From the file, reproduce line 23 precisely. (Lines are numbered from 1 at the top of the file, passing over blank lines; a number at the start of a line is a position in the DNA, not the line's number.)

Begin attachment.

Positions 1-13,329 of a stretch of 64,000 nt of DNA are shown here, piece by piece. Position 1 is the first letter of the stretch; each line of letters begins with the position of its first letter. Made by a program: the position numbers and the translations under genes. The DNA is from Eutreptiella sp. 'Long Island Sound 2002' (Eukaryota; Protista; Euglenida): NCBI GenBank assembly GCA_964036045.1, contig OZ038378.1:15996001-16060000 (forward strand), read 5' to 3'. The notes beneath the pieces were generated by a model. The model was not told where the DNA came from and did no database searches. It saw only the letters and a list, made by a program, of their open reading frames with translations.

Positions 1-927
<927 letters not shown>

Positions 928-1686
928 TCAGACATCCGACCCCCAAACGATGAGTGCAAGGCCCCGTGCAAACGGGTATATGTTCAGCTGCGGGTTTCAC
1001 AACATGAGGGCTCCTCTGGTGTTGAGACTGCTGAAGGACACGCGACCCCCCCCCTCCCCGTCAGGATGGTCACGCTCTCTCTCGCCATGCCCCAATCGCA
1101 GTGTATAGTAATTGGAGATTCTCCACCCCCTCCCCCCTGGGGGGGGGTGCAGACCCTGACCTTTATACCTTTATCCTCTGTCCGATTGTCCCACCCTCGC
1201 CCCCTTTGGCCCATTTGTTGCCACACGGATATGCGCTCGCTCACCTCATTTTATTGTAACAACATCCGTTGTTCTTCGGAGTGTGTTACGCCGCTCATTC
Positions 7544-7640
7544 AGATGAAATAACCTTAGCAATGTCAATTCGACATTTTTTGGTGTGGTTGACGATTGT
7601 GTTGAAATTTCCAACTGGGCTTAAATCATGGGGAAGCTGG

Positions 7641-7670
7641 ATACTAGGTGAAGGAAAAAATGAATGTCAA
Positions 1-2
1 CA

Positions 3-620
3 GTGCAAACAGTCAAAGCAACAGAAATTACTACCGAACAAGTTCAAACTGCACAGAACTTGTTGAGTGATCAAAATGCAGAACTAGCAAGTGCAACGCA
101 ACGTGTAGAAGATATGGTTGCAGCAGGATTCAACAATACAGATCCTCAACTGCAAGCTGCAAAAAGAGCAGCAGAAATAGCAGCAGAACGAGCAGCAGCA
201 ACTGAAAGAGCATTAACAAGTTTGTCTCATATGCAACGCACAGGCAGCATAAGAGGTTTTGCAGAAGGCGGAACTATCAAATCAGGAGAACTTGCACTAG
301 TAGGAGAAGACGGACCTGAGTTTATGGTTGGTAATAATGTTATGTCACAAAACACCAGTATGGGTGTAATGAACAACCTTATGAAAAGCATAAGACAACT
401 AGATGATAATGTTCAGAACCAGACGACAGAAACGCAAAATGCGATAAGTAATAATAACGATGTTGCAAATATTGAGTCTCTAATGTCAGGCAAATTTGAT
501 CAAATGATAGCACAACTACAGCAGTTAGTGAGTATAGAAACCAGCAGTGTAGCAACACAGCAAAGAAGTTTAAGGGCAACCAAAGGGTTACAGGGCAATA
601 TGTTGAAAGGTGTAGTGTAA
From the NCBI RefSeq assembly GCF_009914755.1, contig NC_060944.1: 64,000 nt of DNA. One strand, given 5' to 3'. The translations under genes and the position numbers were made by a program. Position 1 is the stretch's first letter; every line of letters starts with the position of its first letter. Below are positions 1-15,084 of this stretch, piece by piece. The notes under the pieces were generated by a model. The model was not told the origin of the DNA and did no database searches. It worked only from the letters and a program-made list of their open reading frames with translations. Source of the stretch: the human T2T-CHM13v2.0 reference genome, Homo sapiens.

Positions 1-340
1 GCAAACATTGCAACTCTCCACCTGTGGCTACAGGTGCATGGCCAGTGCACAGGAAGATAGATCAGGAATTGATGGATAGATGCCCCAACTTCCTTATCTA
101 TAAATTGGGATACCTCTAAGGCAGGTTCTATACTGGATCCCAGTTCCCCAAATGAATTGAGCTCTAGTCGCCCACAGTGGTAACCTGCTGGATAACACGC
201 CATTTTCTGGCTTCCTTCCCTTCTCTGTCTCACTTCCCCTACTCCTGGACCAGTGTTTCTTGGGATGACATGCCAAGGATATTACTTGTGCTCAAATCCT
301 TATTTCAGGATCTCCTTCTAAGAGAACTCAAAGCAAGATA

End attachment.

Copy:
601 TGTTGAAAGGTGTAGTGTAA